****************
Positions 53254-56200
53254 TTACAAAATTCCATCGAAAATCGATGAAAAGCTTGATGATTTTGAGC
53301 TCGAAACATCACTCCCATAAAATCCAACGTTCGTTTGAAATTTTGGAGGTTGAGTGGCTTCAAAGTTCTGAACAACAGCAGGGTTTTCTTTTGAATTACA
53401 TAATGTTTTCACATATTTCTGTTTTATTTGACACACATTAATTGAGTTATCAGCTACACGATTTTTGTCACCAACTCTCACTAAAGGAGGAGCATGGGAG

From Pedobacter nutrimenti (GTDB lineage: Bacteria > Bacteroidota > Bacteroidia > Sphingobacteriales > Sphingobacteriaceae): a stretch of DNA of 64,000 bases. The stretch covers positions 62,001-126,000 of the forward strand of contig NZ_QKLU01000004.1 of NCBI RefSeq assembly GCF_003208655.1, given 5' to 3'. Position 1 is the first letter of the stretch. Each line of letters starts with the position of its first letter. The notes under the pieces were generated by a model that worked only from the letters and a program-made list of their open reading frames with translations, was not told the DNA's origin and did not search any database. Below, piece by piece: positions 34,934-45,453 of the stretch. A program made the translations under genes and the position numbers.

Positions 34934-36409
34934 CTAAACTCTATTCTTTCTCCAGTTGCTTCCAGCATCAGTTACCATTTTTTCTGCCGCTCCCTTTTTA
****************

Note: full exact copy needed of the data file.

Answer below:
Positions 53254-56200
53254 TTACAAAATTCCATCGAAAATCGATGAAAAGCTTGATGATTTTGAGC
53301 TCGAAACATCACTCCCATAAAATCCAACGTTCGTTTGAAATTTTGGAGGTTGAGTGGCTTCAAAGTTCTGAACAACAGCAGGGTTTTCTTTTGAATTACA
53401 TAATGTTTTCACATATTTCTGTTTTATTTGACACACATTAATTGAGTTATCAGCTACACGATTTTTGTCACCAACTCTCACTAAAGGAGGAGCATGGGAG

From Pedobacter nutrimenti (GTDB lineage: Bacteria > Bacteroidota > Bacteroidia > Sphingobacteriales > Sphingobacteriaceae): a stretch of DNA of 64,000 bases. The stretch covers positions 62,001-126,000 of the forward strand of contig NZ_QKLU01000004.1 of NCBI RefSeq assembly GCF_003208655.1, given 5' to 3'. Position 1 is the first letter of the stretch. Each line of letters starts with the position of its first letter. The notes under the pieces were generated by a model that worked only from the letters and a program-made list of their open reading frames with translations, was not told the DNA's origin and did not search any database. Below, piece by piece: positions 34,934-45,453 of the stretch. A program made the translations under genes and the position numbers.

Positions 34934-36409
34934 CTAAACTCTATTCTTTCTCCAGTTGCTTCCAGCATCAGTTACCATTTTTTCTGCCGCTCCCTTTTTA